Pursuing passions: School has never been out through winter, spring and summer, and while that is your working parent-nightmare come true, it is a positive for your childrens’ passions. This is a great time to explore what your children are interested in that may have been missed through the academic year. Is it learning about Space? Dinosaurs? Robots? Do some online shopping and seek out toy and book libraries to foster their interest further while you sharpen those quarantine baking skills.

When in doubt, dance it out! When stress ensues, it is endorphins to the rescue! Set some time for your children to dance to their favorite movie or cartoon tunes. Have a family dance party every Friday night and share some happiness in the midst of hopelessness. The bonus? You get to sleep in peace as their energy levels hit back-to-normal.

Play,Play,Play. Your work-from-home is your child’s play-from-home. The language of children is essentially, toys. Be creative with this. It might mean making a magic COVID concoction to combat the impact, or creating a COVID rescue squad from a team of figurines. Just about anything to help express, and not suppress the natural anxiety that engulfs them.

Zoom Play Dates. Of course, a whole lot of play is social interaction and one way you can simulate this in your home environment is through zoom-play dates. You can encourage parallel play while on camera, and also supplement this with online games. There will never be a time in your life you’ll feel less guilty about screen time.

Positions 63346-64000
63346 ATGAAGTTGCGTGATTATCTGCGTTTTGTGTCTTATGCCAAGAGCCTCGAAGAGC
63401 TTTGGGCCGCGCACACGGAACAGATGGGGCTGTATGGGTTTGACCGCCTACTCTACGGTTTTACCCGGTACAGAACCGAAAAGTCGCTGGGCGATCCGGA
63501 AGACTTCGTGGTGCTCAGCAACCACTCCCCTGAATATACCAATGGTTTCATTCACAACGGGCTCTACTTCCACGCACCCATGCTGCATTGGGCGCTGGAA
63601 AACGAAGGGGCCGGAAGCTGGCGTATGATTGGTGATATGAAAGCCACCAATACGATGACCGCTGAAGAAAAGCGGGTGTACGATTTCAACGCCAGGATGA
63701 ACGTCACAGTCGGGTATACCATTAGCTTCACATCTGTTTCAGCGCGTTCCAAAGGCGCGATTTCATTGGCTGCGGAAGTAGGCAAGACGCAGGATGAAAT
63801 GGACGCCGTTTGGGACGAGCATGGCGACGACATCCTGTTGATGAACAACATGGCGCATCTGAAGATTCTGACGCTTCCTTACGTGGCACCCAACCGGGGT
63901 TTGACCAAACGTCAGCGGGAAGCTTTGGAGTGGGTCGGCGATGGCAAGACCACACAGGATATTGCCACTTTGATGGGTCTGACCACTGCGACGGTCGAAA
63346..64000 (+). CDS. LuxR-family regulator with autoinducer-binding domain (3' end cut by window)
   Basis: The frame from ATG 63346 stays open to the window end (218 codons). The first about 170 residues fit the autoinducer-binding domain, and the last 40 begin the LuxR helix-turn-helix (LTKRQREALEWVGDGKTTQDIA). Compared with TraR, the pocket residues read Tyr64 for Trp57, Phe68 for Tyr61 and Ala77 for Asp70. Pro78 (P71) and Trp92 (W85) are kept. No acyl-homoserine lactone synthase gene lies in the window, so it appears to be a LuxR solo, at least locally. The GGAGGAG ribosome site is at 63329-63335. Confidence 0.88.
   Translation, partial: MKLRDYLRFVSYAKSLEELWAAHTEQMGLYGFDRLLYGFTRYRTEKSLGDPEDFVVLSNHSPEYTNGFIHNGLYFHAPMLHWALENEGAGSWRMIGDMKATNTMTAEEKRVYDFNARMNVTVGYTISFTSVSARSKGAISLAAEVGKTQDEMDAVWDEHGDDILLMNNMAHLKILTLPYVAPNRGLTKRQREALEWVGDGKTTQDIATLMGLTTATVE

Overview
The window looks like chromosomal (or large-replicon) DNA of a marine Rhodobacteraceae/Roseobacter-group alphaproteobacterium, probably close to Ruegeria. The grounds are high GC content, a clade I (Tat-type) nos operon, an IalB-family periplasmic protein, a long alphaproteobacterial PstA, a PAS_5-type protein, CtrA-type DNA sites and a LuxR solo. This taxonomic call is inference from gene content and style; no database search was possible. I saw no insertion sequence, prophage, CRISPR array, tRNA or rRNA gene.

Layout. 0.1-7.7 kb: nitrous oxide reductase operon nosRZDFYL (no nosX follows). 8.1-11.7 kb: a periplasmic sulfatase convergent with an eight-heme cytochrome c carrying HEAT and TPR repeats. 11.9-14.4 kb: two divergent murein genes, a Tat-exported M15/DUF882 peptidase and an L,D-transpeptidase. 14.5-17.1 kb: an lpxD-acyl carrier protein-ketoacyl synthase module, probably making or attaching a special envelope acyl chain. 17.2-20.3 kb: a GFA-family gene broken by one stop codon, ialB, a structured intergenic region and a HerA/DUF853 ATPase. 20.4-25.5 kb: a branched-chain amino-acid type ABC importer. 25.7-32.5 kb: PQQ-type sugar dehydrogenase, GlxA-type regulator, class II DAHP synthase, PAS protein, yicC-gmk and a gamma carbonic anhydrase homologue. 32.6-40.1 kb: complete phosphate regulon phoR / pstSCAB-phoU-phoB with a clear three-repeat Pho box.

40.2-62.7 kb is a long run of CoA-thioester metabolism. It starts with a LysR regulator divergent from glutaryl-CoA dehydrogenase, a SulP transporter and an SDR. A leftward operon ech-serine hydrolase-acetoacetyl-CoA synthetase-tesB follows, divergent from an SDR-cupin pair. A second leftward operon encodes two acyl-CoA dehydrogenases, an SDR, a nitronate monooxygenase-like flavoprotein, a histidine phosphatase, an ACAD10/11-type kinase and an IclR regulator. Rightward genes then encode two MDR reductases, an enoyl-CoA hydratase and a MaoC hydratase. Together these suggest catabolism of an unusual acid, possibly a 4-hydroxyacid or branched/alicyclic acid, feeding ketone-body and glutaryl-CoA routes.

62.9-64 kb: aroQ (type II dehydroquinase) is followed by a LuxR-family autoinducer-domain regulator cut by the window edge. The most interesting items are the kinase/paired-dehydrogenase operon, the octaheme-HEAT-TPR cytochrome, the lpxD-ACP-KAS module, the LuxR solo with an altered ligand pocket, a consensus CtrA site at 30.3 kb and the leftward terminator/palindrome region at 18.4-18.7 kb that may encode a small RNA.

Uplift their spirits

The only realm in which you want to be positive right now is your child’s news intake! You might not be able to block out all the negatives, but you sure can amplify the feel good factors.

View uplifting movies, cartoons, listen to happy-tunes and make your home-atmosphere as warm and happy, as childhood deserves to feel like. Make sure you highlight the positive news in the world too- how communities are coming together to support each other, the selfless spirit of frontline workers. Maybe even get them involved by writing thank you letters and cards to first responders of the crisis.

Self Care is Child Care

As a parent you might tend to put your needs last, but this is really a time to have all the time and space you need to process your emotions too. Set up an SOS contact for when you need some alone time. This could be a spouse or family member. Remember- you need to put your oxygen mask on first before helping others!

About Aanandita

Aanandita Vaghani is an aspiring psychotherapist, currently pursuing her Masters in Mental Health and Wellness Counseling at New York University. Psychology has always held a special place in her heart, be it as an academic major or as an experiential interest she has further gotten to explore at clinical settings that dealt with mood and anxiety disorders. She is especially interested in working with children, and has conducted a research study at Play Smart Educational Library, to gain further insight into the integral role of play and toys in child development.

Aside from her interest in unraveling the mysteries of the human brain, Aanandita is enthusiastic about food, and enjoys creating her own recipes drawing from the food she has been lucky to relish from around the globe.